The team exploring Illiberalism in power at the Central European University, led by Zsolt Enyedi, had a foundational meeting in late March in which lead researchers responsible for each of the policy areas—education and culture (Péter Radó, Bálint Mikola, William Edmonds), social policy (Dorottya Szikra, Éva Fodor), foreign policy (Mehmet Yavuz, Erin Jenne), citizenship and immigration policy (Elena Basheshka, Dimitry Kochenov), gender policy (Éva Fodor) and governmental communication (Bálint Mikola)—agreed on the main analytical framework, definitions, and research questions of the work package. The decisions were based on a literature review and discussion starter document compiled by the CEU team. In successive stages, lead researchers were matched with a team of BA and MA students interested in working on their respective policy areas, and a joint meeting was held on May 5 to finalize the composition of teams. This was followed up by individual group discussions during which teams agreed on their policy area-specific research questions and workflow. The teams are now working on the analysis of different policy documents (speeches, parliamentary debates, and legislative texts) to see what kind of policies illiberal political actors in Europe advocate. The final paper summarizing their findings will be published this fall.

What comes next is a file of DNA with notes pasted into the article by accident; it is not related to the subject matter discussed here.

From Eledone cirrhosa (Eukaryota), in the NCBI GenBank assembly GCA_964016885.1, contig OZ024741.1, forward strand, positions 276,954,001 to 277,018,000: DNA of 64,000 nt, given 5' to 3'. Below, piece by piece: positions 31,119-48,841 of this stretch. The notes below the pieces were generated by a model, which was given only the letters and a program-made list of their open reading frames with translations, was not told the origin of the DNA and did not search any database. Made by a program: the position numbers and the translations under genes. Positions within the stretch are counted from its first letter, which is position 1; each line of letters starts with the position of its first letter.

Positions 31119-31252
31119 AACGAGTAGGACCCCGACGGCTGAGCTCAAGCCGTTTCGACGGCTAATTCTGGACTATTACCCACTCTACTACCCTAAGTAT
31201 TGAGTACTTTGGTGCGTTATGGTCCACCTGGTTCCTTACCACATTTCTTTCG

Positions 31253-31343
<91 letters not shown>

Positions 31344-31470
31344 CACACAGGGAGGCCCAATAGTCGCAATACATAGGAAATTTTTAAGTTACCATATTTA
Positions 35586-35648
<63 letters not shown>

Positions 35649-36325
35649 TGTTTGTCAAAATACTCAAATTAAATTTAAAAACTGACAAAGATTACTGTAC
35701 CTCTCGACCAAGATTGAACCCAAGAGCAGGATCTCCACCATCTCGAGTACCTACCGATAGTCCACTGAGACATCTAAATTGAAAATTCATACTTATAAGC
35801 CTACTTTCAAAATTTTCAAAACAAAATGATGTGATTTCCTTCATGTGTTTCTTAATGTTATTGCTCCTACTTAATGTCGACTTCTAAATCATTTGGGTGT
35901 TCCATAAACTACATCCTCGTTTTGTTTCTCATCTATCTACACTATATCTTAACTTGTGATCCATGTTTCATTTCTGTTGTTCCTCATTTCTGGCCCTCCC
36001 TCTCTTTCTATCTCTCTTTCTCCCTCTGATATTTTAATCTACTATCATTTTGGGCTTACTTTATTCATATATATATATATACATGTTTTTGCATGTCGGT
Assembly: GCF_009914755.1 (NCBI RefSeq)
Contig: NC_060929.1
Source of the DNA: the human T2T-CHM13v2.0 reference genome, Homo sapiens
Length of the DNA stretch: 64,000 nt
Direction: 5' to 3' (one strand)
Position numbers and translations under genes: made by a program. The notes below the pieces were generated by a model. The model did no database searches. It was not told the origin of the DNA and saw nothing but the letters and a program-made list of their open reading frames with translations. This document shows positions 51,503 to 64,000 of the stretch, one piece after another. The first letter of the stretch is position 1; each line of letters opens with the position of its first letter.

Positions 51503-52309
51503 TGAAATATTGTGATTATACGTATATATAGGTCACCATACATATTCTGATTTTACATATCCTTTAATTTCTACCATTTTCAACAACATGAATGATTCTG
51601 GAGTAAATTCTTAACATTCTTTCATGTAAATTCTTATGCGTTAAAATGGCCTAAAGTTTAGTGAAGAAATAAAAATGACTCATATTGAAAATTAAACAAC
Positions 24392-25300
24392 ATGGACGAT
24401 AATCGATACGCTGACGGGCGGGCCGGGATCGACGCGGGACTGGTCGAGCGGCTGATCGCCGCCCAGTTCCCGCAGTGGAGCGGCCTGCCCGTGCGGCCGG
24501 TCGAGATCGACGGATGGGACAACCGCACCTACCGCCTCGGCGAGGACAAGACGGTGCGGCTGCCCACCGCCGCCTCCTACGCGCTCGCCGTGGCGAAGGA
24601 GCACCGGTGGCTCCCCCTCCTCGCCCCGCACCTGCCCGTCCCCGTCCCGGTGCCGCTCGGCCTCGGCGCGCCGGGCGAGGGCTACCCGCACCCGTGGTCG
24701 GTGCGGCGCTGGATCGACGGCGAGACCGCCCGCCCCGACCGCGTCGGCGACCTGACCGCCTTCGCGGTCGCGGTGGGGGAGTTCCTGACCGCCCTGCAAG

Last but not least, the team at Scuola Normale Superiore has started a thorough literature review and desk analysis of relevant cases for the exploration of illiberal actors’ International co-operation and diffusion of their political frames, networks, and strategies. The SNS team—consisting of Manuela Caiani, Karlo Kralj, and Hans-Jörg Trenz—has been undertaking keyword searches of news items in order to trace instances of transnationalization of different illiberal actors, including far-right parties, far-right movements, and anti-gender, anti-immigrant, and pandemic-related illiberal actors. In the next months, it will conduct semi-structured interviews with two groups: experts on various types of illiberal actors (including watchdog organizations) and illiberal actors themselves. It will also compile a list of key actors necessary for implementing a social network analysis in the later stages of the project.
While these work packages will certainly keep us busy throughout the coming quarter, we are also excited to meet at the upcoming ECPR General Conference in September in Prague where AUTHLIB is going to be represented with two individual panels: Contesting democracy: Varieties of illiberalism (September 4, Monday) and Reimagining Europe: How populist right-wing actors construct an illiberal Europe (September 8, Friday).
We hope to see many of you there!